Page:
Franklin D. Roosevelt

A Letter on the Thirtieth Anniversary of the Airplane.

December 16, 1933

Dear Mr. Wright:

I have noted with keen interest the plans for a nationwide observance tomorrow of the Thirtieth Anniversary of the first flight of man in an airplane.

It is a source of gratification to me to know that it was an American who gave the world mechanical wings, and it is an even greater satisfaction to realize the part that America has taken in the rapid development of this newest and swiftest form of transportation.

Although only thirty years have passed since that eventful day when you made the first actual flight in a heavier-than-air powerdriven vehicle, the airplane has progressed to a point where, today, it is an indispensable unit in our national defense and an exceedingly important adjunct to the commerce of the Nation. I trust and believe that each succeeding year will produce still more important developments, and that with each succeeding future anniversary we will have reason to be even more grateful to the two pioneers who made possible this great industry.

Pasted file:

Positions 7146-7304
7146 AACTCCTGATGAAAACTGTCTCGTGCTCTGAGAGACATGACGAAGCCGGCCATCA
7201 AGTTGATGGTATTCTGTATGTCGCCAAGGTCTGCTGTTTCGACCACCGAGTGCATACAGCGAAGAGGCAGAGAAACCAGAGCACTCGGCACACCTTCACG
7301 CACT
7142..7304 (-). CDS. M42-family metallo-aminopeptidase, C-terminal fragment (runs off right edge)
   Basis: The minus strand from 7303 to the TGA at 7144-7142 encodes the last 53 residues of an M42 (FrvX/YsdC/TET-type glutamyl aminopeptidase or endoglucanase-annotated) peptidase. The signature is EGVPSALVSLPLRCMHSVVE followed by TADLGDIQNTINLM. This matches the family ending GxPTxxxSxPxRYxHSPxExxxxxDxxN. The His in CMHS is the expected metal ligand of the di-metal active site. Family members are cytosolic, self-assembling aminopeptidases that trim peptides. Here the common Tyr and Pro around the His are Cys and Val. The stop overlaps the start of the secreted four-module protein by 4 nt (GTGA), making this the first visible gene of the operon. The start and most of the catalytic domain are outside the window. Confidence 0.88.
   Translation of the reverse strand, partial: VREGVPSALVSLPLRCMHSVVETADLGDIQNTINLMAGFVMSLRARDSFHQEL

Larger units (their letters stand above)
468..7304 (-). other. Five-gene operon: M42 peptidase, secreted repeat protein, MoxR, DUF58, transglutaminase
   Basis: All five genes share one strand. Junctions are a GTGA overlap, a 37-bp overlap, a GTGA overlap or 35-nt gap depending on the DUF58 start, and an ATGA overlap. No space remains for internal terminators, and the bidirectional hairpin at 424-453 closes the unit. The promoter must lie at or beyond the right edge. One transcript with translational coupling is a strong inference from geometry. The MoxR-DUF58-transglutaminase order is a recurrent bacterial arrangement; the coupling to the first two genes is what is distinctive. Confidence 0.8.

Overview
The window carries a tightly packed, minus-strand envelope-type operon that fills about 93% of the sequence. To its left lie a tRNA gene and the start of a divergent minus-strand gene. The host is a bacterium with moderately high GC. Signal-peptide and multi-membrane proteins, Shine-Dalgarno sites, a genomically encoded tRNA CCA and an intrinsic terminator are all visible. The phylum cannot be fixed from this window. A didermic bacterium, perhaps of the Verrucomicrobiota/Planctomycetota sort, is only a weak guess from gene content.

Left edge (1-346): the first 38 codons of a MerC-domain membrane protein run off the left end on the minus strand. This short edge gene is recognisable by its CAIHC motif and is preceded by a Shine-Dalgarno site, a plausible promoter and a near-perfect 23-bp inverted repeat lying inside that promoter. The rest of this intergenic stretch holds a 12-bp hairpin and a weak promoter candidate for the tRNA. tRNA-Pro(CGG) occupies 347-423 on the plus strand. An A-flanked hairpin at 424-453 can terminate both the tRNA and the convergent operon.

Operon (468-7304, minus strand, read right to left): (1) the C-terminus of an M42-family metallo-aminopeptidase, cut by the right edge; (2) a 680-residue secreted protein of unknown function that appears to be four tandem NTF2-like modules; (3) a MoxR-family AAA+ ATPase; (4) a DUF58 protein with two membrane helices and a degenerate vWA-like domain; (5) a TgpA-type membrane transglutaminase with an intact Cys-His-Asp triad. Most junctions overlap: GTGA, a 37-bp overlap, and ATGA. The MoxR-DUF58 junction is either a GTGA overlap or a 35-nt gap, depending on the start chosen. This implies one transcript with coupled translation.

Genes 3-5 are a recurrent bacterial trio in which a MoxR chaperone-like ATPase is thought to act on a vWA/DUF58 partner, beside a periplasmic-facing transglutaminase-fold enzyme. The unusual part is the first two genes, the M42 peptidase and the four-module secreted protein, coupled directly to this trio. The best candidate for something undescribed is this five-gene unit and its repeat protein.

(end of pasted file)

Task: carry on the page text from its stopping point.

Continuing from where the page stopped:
May I add my personal and very sincere congratulations to you on this historic anniversary?

Sincerely yours,

Orville Wright, Esq.,

c/o Honorable Hiram Bingham,

Washington, D. C.

Franklin D. Roosevelt, A Letter on the Thirtieth Anniversary of the Airplane. Online by Gerhard Peters and John T. Woolley, The American Presidency Project

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